A few gusty thunderstorms may yet develop across the Chicago area this afternoon, but the threat of any organized severe weather remains very low. The Storm Prediction Center has removed Chicago from the "Slight Risk" categorization.
The greatest threat of severe storm development today is expected to be in the southern plains with northeastern Texas, northwest Louisiana, the southeast tip of Oklahoma and southwestern Arkansas under a moderate risk of severe storms (see red-shaded area on map below).
A good portion of Lower Michigan, Indiana and southern and eastern Illinois have been placed in the slight risk area today with the immediate Chicago area and south on the western edge of the outlined area (yellow-shaded area on map below). With normal daytime heating showers and thunderstorms may develop primarily this afternoon and evening with strongest storms likely east of a line from Pontiac, Illinois to Gary, Indiana.
The year's second warmest Chicago temperatures fueled powerful, downpour and wind-generating thunderstorms which lashed much of the metro area overnight.
High temperatures Monday hit 92-degrees at Midway and 89 at both O'Hare and Chicago's lakefront, where the reading was 18-degrees warmer than Sunday’s shoreline 72. The warmth and influx of Gulf moisture laid the atmospheric foundation for the storms which followed overnight.
The storms hit many areas with torrential rainfall and unleashed wind gusts clocked as high as 61 mph in Chicago's west Loop, 57 mph at the offshore Crib, 53 mph at Douglas Park in the city, 47 mph in Old Town and 56 mph at Park Forest.
Rainfall was torrential. Of the 1.16" measured at Carbon Hill in Grundy County, 1.10" fell in just 35 minutes. Lombard's 1.64" tally fell in just 75 minutes.
Chicago area storms generated by same spring system responsible for the devastating Oklahoma tornadoes; hundreds of severe weather reports including dozens of tornadoes have been tallied by Storm Prediction Center past 2 days
The storms which swept Chicago overnight were products of the same huge spring low pressure system behind the devastating Newcastle, Moore and southern Oklahoma City tornado, one of the worst and mostly deadly twisters to hit a state in which tornadoes are no strangers.
Though official National Weather Service storm surveys are to take place beginning Tuesday, the mammoth tornado, at times more than a mile and a half wide as it churned along a 20 mile path over its 40 minute meteorological reign of terror, was believed to be of AT LEAST “EF4” intensity---suggesting winds of 160 to 200 mph if not higher.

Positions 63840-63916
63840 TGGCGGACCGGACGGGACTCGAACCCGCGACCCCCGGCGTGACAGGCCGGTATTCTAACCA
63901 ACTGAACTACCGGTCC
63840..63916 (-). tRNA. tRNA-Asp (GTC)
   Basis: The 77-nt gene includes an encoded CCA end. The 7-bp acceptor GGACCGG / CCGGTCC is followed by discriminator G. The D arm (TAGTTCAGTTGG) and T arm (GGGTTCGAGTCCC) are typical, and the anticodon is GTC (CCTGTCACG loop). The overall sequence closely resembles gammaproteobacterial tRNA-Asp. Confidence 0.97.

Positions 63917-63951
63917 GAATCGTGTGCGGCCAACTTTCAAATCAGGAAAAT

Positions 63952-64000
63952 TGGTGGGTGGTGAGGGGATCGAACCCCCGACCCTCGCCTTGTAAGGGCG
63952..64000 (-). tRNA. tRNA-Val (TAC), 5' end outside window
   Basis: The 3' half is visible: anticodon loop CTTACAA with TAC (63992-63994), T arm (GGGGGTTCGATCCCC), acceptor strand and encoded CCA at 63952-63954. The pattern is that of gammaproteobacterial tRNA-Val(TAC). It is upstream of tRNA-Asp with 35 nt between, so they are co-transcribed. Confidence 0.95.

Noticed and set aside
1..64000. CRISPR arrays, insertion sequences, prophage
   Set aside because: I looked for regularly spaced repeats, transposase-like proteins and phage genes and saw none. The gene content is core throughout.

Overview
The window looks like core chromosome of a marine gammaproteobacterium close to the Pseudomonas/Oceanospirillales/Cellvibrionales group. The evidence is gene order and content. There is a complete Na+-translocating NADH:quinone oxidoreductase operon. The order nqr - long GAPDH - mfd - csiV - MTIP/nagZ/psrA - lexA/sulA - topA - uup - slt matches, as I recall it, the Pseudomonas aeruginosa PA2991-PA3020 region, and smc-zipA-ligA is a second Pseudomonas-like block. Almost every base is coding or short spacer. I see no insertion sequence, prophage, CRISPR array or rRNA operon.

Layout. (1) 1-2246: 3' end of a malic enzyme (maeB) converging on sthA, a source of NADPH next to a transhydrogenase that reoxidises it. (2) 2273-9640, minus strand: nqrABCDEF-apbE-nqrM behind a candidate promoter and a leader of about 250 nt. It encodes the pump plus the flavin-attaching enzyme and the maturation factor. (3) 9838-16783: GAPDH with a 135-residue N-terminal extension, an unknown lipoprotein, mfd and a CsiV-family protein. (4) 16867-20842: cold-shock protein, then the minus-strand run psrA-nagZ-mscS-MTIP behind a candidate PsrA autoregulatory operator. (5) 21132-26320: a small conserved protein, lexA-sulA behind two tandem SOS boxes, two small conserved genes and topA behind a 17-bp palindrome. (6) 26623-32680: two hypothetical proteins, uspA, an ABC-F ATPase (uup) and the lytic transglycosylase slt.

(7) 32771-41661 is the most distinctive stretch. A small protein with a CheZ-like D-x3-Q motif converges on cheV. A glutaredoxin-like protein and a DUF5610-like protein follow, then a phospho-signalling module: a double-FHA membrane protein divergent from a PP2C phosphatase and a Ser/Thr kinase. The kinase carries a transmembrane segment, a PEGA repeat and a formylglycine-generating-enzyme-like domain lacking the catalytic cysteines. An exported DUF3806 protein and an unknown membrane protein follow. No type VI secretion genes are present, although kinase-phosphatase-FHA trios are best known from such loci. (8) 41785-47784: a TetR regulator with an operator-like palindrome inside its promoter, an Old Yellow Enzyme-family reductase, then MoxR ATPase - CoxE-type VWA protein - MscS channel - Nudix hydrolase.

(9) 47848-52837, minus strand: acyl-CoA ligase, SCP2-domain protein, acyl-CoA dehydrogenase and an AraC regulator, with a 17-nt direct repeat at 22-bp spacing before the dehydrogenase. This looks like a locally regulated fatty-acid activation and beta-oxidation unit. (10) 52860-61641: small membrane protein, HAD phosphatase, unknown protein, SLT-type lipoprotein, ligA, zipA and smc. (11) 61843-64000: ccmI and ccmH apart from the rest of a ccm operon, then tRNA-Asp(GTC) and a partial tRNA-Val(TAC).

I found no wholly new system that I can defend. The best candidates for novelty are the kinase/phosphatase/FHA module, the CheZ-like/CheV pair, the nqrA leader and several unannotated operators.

The twister touched down at 2:56 pm Monday afternoon and was on the ground until 3:36 pm according to preliminary reports. The death and devastation it produced covered at least 30 square miles, involved an estimated 4,000 homes and produced a “debris ball”----a radar return produced by airborne debris--- which ranked among the largest forecasters have seen.
Debris hoisted aloft by the gargantuan wind machine traveled 250 miles to Branson, Missouri!
Track of the Tuesday "Sooner State" tornado shockingly close to a huge May 3, 1999 twister there; Monday's was the third major tornado to hit the same swath of terrain in the past 14 years
The path followed across central Oklahoma by Monday's twister nearly paralleled a benchmark May 3, 1999 tornado, which killed 26, was on the ground 36 miles and generated damage put at $1.1-billion dollars.
Two other twisters---including Monday's--- have devastated the same region of the state since the 1999 F-5 twister. That storm produced Doppler-scanned winds of 318 mph---the strongest ever measured in a tornado.
Veteran severe weather researcher reports even the twister’s "sound" was different and particularly ominous
One of the country’s leading severe weather researchers and a 41 year veteran of storm chasing, had a first-hand view of the tornado's trek across Oklahoma Monday. Describing the vortex of the tornado as rain-wrapped, Dr. Chuck Doswell reports the sound the twister made was like no other tornado he's observed in his career.